“Skateboarding Saved Me from Myself — Twice”
“With skateboarding, I found a group of outsiders with whom I connected immediately. We were the phantoms of high school, wounded souls who found solace in each other’s company. I fell a lot. I broke ribs and ankles, but I kept on getting back on the deck.”
Charlie Brown had miserable luck with kites. Time and time again, the ‘Kite-Hating Tree’ got the better of him. And this was only the beginning of Charlie’s troubles with sporting endeavors. If he wasn’t missing the pitch at baseball, he was missing a kick during football. I relate to Charlie Brown quite a bit.
The other day, on an impromptu family day out, we took out a new kite for the first time. Hopes were flying high and we set out full of optimism but faced an unanticipated amount of wind. The kite ended up tangled, scraping the ground and I ended up like Charlie Brown, wrapped up in kite string and just as sad. The wind was a formidable opponent, but it was no match for the ensuing ADHD shame — a familiar emotion.
I don’t know if I have dyspraxia, but I have always been quite clumsy and struggled with coordination. Dyspraxia is caused by a disconnect between the signals the brain sends to coordinate the body’s muscles as they execute physical movements. It often exists alongside dyslexia, dyscalculia, or ADHD, which I have in spades. Lack of coordination is its calling card — and an everyday facet of life for as long as I can remember.
At school during physical education, we were learning to play squash and had to demonstrate skills learned to end the unit. I kept on missing the shuttlepot when attempting to serve. Each of my multiple failed attempts lasted longer than the last as other students began sniggering away in the background. The shame was chiseled in, and from that moment I did whatever I could to get out of physical education — turning up late and making up fake notes from my parents to avoid the humiliation.
The irony is that I actually really liked sports. I played basketball, tennis, and football on the weekends with friends. I did not realize it then, but those lovely endorphins helped my then-undiagnosed ADHD brain regulate my mood and elevate my focus.
Though I still play basketball, as a teen I began gravitating to outsider sports and culture. With skateboarding, I found a group of outsiders with whom I connected immediately. We were the phantoms of high school, wounded souls who found solace in each other’s company to escape trauma at home or school. I loved the thrill and rush from learning a trick and overcoming an obstacle. I fell a lot. I broke ribs and ankles, but I kept on getting back on the deck.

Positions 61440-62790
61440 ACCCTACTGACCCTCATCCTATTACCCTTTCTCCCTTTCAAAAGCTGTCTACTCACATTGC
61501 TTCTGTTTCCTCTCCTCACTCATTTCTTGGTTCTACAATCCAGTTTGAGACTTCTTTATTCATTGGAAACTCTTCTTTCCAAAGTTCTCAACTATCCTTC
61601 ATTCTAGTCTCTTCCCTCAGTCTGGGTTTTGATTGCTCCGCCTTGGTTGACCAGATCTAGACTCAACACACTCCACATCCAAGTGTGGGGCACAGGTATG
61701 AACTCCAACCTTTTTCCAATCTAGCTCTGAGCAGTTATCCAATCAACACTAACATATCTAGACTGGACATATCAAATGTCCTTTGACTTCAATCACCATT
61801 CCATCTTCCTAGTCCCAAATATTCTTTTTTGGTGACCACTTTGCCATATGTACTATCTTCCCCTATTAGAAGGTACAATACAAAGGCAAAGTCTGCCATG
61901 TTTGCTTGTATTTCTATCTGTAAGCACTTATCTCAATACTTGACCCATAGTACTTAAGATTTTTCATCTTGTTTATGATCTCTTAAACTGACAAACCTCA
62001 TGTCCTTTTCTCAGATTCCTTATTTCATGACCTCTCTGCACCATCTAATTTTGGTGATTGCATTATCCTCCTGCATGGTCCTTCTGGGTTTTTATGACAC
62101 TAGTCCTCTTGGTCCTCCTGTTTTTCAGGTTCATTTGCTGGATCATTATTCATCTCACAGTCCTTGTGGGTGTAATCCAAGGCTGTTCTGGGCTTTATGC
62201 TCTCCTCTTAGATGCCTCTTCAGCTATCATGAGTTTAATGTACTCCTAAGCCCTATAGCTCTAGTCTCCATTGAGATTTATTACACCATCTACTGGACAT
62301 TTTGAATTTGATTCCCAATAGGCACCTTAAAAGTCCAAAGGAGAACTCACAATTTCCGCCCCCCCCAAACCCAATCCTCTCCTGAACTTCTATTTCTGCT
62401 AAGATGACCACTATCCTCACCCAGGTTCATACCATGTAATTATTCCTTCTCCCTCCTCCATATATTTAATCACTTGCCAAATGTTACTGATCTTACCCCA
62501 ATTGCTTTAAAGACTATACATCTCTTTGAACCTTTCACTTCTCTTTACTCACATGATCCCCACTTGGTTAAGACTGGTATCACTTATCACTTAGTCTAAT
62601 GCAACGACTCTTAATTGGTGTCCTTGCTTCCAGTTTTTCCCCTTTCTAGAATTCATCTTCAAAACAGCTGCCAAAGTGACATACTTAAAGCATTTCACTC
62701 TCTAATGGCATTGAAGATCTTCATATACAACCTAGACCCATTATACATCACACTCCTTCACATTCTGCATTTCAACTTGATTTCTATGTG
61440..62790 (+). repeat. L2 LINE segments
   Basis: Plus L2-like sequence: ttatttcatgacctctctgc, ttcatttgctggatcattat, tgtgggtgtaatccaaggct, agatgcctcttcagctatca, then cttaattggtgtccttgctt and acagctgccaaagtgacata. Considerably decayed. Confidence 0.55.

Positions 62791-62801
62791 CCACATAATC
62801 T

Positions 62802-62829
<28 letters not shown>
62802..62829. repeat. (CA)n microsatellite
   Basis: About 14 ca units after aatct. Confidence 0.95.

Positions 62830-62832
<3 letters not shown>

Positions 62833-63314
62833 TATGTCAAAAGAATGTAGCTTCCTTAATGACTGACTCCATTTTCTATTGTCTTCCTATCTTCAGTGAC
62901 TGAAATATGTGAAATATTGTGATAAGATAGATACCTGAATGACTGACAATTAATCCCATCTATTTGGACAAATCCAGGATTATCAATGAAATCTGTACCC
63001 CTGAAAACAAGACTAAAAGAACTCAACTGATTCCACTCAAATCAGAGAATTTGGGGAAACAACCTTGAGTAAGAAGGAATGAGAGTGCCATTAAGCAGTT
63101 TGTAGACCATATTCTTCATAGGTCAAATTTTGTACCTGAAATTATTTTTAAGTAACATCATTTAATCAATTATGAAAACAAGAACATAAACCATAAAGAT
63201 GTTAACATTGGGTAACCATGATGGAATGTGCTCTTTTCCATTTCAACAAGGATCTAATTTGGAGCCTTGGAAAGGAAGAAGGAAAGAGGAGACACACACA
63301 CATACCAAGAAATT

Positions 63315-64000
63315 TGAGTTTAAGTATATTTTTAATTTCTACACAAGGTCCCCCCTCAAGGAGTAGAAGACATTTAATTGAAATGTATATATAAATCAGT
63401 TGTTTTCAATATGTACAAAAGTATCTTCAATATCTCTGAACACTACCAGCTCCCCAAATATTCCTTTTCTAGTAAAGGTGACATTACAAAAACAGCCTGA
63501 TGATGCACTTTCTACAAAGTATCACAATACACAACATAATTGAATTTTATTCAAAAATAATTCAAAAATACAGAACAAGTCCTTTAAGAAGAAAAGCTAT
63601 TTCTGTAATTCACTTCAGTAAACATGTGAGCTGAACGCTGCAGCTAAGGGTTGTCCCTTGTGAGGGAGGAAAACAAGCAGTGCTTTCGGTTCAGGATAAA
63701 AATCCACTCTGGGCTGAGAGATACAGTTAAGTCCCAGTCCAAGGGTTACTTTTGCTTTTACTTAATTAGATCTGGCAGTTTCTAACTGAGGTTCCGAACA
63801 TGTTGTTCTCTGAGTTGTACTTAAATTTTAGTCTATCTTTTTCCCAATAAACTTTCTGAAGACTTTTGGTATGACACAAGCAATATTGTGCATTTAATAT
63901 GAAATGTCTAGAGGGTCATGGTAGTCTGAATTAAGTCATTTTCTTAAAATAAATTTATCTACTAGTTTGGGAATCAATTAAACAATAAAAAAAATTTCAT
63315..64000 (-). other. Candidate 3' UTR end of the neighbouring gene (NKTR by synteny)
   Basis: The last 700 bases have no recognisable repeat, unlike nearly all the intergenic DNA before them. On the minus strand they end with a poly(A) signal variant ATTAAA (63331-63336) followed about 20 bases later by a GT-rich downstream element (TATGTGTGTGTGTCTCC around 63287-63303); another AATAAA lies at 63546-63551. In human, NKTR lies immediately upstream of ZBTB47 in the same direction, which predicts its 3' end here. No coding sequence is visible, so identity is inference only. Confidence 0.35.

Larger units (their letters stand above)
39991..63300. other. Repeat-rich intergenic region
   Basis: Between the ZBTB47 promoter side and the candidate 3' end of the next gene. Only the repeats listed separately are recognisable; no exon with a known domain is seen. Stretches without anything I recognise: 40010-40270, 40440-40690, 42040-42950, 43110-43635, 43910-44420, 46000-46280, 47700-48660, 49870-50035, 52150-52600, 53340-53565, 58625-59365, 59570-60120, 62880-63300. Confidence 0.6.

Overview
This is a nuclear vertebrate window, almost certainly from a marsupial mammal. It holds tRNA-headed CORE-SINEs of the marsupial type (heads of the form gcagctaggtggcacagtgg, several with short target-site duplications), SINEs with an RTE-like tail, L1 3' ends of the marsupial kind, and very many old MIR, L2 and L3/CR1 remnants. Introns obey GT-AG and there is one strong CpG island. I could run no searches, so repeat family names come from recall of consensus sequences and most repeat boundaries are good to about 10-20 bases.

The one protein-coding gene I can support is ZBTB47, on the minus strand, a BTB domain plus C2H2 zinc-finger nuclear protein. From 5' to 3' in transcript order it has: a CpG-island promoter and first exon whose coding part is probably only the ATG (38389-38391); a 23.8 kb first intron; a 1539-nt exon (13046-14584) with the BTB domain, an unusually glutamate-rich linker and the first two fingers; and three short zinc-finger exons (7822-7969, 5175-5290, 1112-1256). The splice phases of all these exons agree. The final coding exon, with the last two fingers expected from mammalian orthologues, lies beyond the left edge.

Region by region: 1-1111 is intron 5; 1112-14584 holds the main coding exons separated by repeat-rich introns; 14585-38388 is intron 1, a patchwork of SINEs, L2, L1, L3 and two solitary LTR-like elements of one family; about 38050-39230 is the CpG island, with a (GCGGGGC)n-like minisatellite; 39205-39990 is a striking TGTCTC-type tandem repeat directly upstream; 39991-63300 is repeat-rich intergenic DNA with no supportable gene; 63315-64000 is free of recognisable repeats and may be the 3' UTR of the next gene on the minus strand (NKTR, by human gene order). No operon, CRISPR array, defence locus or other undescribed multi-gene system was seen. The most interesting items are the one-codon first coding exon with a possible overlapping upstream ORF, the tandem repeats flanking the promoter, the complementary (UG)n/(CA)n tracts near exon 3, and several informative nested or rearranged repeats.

What skating gave me was a sense of belonging and confidence. Having to look down into the steep descent of the ramp and drop in meant having to face my fears and commit. Committing to the unknown in spite of possible consequences. This learning was aided by a community of beautiful broken men who shared my passion and pushed me to keep it up. The sounds of skateboards being slammed on the floor in respect and cheers after landing a backside heelflip on the flat ramp at my local skate park is a warm memory that burned through the loneliness I experienced for all the preceding years.
Skateboarding somehow fell to the wayside after I went to art college. Recently, though, I’ve been doing a lot of yoga and cycling but wanted to find another way to work through my medication burn off in the evening. Then my ears pricked to sounds outside that have lodged deep in me — I heard some kids skating in the parking lot and impulsively bought a skateboard. (Not all ADHD impulses are a bad thing!) Tentatively, I started rolling my way back to my first love.
I now realize that I love skateboarding even more in my 30s than I did 15 years ago. My head feels lighter, there is less trauma, as it’s being worked out through a mix of healthy attachments, therapy, and medication. Once again, I have such love for the craft and all of the mindfulness and joy that is involved when you skateboard.
There is so much room and flow now. If anything, I feel more brave and I connect things in a way I never did before, when my own ego and inner critic prevented me from truly enjoying the sport and being present with it. Just like school, it whispered to me in the shadows, “You will never be as good as him!” or “Why can’t you do this?” Now those whispers have no way in. When I am on the board, cruising away, my feet carry me close to my true being.
From strip to strip, we see zero emotional growth from Charlie Brown. We hope. We root. We dream for his success, as he is the underdog in all of us. But time and time again he is held back by his inner critic, and sometimes by the company he keeps. He may be stuck in a cycle of self-sabotage, but fortunately I am not. Maybe I’ll never learn to fly a kite, but that doesn’t mean I haven’t learned to soar far above my inner critic.
ADHD and Sports: Next Steps
Updated on August 31, 2020